The precise value of a diamond is not determined by "4 C's" only, but by at least 10 different important variables:
Carat indicates the weight of the diamond. 1 carat equals 0.2 grams. Therefor the more mass a diamond gets, the higher carat it is going to have. Heavier/ bigger diamonds are more valuable than smaller ones, only if their other characteristics are all in the same level.
Diamonds are found in different colors in nature ranging from brown to green and pink. However in white diamonds, color refers to the degree of whiteness they have.
White diamonds range from absolutely colorless to pale yellow.
Different tones of color exist because of specific conditions in which diamonds are formed under the earth’s surface. The color grading of white diamonds starts with letter D in alphabetical order and continues down to letter Z.
Diamonds with grades D, E, F are considered colorless (most expensive/ rare), while grades G, H, are considered near colorless (grade G is closest grade to colorless). The tone of yellow starts to be noticeable from grade I, and at grade J and below, the diamond is considered pale yellow.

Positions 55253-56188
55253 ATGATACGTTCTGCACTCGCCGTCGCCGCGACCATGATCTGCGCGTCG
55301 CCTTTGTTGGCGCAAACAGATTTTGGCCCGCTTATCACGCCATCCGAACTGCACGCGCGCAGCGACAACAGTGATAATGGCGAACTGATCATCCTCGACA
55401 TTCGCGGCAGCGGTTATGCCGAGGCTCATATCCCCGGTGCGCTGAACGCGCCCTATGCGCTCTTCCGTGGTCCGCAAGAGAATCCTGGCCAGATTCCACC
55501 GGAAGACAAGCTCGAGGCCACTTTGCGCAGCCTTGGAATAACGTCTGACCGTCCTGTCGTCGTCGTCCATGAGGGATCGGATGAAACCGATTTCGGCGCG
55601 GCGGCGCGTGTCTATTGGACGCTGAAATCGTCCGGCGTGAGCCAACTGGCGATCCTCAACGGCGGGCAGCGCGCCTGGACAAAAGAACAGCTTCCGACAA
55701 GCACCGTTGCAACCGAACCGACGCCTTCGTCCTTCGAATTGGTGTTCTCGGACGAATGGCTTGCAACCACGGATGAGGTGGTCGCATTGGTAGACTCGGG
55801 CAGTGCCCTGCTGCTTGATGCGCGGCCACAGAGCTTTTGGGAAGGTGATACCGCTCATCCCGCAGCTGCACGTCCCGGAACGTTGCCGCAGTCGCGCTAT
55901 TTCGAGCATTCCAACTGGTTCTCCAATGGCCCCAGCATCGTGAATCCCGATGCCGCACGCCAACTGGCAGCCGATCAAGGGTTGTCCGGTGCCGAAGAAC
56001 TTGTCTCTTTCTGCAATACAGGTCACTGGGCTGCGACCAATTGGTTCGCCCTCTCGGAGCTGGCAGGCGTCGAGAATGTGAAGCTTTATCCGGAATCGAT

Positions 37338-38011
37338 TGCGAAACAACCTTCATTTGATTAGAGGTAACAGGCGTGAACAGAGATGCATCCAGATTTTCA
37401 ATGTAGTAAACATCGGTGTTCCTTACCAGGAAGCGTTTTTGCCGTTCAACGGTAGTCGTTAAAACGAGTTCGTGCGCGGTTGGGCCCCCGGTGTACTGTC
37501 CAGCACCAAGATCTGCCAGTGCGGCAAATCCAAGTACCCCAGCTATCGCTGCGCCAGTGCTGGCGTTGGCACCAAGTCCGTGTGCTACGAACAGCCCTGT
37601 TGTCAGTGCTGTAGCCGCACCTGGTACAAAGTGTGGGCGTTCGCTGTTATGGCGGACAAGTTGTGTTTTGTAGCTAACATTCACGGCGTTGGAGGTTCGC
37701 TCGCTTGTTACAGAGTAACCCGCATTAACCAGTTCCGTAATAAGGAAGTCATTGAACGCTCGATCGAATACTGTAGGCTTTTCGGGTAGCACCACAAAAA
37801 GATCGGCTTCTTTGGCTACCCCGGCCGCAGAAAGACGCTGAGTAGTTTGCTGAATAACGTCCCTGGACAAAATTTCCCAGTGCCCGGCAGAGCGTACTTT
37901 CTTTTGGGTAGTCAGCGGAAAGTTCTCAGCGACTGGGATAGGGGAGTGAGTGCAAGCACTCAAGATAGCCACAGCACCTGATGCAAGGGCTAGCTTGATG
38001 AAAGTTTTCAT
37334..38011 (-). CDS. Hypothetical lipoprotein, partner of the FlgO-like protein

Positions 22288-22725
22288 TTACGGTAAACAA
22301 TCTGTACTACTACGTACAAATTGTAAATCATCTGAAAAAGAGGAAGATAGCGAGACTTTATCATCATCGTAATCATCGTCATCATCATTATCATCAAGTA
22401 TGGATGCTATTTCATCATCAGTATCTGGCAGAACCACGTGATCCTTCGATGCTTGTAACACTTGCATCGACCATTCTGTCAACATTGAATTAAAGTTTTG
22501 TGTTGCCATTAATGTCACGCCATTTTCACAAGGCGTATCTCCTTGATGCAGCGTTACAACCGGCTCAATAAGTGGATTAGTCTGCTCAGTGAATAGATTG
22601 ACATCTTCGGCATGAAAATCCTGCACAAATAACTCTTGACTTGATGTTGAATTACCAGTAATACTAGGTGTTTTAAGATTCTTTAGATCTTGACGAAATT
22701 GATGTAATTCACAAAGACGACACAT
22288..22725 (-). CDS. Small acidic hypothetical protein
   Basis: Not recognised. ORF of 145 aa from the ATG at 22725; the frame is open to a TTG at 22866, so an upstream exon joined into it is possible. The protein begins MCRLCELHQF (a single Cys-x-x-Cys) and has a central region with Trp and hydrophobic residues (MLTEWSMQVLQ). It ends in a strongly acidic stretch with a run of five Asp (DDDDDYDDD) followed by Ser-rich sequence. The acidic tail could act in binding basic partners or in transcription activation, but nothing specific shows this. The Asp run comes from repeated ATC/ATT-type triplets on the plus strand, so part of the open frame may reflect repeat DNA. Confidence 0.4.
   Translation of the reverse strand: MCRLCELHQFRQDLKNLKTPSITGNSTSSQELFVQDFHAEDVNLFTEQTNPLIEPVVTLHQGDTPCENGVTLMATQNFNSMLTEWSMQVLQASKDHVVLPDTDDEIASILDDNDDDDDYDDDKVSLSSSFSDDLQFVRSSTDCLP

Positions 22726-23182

Clarity refers to the degree of inclusions or impurities that are visible in or on a diamond.
Inclusions could be the result of presence of foreign microscopic materials that are trapped in the diamond when it was forming, or structural imperfections such as cracks, chips, or shades/ clouds.
Most demanded diamonds are the ones with the least inclusions.
Gemologists categorize diamonds into 5 main groupings in regards to inclusions: